Ganzi and Jenkins subsequently founded Digital Bridge the same year, acquiring and growing a portfolio of communication infrastructure companies, including Vertical Bridge, ExteNet Systems, Mexico Tower Partners, and Andean Telecom Partners. Strategic data center acquisitions began in 2016, when Digital Bridge acquired the connectivity-focused retail data center operator DataBank. In 2017, the company purchased Vantage Data Centers as its wholesale and hyperscale operating company.
The company appointed Michael Foust, co-founder and former CEO of Digital Realty Trust, one of the world’s two largest data center developers and operators, to chair the boards of both DataBank and Vantage.
Last month, Colony announced an agreement to acquire a 20.4 percent interest in DataBank for $185 million. This transaction was Colony’s first direct balance sheet investment in digital real estate. Ganzi and Jenkins retained a 40 percent interest in DataBank, holding on to effective control.
While Colony and Digital Bridge operate as stand-alone businesses, they can collaborate to deliver integrated solutions for customers, Ganzi said.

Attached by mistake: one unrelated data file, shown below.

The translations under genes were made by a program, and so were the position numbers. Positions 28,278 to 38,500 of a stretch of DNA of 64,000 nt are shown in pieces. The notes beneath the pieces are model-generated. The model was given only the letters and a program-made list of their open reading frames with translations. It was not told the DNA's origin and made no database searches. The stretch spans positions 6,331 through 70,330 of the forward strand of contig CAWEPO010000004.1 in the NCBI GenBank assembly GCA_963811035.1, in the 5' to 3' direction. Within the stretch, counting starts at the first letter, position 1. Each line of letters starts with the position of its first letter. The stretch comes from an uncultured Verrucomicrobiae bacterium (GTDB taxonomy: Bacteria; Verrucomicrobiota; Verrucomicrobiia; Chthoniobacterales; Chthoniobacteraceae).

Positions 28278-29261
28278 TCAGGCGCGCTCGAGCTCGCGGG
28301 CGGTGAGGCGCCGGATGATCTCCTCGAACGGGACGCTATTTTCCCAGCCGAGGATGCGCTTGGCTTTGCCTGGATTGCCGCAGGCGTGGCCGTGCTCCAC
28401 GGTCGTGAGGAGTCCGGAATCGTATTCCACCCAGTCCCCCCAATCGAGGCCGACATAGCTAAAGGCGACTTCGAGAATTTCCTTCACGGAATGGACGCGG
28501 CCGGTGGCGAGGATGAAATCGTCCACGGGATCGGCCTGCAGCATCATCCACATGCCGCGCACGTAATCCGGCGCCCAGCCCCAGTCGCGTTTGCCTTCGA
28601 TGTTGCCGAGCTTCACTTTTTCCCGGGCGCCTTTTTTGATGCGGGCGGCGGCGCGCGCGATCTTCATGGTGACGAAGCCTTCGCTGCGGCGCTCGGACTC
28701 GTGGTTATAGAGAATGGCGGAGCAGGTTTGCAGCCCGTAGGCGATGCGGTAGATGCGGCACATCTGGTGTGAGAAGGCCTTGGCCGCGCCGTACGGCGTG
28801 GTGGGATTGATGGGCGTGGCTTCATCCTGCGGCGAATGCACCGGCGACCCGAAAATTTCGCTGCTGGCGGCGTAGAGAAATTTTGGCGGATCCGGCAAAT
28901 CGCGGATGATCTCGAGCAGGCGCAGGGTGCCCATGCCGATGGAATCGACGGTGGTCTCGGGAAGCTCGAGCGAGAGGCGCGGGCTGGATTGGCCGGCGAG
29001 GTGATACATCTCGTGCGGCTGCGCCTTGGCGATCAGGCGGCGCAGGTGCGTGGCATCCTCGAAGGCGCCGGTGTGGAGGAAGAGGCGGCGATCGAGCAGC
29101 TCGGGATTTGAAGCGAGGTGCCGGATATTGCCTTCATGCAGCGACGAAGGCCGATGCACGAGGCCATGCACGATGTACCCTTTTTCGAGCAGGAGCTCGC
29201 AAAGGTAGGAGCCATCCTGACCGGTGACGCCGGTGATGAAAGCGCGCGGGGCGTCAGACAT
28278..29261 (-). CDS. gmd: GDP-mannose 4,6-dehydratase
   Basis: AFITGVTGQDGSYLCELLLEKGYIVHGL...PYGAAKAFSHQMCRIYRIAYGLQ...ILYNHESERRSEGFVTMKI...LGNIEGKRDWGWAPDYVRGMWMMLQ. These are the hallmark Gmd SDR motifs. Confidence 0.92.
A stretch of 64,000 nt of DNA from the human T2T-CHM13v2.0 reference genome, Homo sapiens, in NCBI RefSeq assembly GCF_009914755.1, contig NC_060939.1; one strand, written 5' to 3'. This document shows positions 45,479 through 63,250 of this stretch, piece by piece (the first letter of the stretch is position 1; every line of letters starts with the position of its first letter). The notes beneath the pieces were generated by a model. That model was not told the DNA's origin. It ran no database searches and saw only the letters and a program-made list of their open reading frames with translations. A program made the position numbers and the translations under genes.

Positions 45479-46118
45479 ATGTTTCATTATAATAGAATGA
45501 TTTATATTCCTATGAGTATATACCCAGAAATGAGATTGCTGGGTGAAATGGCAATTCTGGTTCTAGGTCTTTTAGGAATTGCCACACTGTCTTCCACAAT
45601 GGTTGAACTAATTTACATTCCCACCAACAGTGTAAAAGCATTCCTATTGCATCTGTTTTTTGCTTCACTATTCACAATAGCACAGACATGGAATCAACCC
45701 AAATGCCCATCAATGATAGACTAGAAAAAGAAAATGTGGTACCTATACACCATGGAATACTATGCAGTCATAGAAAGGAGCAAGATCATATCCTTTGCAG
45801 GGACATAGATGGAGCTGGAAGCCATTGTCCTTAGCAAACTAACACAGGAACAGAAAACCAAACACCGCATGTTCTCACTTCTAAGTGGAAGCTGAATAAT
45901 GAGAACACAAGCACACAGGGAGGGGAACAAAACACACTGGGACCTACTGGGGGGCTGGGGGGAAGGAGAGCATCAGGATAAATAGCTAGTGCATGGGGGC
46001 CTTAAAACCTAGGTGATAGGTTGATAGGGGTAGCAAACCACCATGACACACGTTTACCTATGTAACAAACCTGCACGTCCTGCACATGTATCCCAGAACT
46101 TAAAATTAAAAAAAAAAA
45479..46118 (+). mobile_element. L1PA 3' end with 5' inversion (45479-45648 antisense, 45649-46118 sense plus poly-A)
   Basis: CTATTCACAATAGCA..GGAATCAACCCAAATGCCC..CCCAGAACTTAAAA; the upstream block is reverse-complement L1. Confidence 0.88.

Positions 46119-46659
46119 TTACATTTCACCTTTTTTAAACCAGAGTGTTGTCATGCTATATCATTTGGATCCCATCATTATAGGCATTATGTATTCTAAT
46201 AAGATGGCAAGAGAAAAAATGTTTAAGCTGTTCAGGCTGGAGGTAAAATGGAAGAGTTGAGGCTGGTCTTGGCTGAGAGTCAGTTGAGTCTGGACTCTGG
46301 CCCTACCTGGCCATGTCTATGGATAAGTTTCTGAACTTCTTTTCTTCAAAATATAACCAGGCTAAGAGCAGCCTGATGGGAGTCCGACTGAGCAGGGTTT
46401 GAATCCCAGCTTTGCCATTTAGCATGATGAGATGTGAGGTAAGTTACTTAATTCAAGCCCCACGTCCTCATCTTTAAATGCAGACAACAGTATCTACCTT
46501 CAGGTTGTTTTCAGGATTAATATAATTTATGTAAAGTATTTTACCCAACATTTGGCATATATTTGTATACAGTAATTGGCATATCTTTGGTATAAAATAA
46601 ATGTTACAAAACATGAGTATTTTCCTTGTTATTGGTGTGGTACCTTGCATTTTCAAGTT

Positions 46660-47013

If Colony can successfully execute the pivot over the next few quarters, transforming from a struggling traditional REIT to a digital infrastructure provider, it could present investors with a unique opportunity. Its opportunity to provide edge-to-core infrastructure solutions and cross-sell across its various businesses appears to be a differentiator.
But there is still a lot of wood left to chop. At this point, CLNY shares remain a speculative investment. "It is important that we continue to maintain the Colony dividend," Ganzi declared in his speech at the Citi conference. Its quarterly distribution currently yields 9.1 percent, so existing shareholders are getting a high yield amid the transition to "Colony 2.0."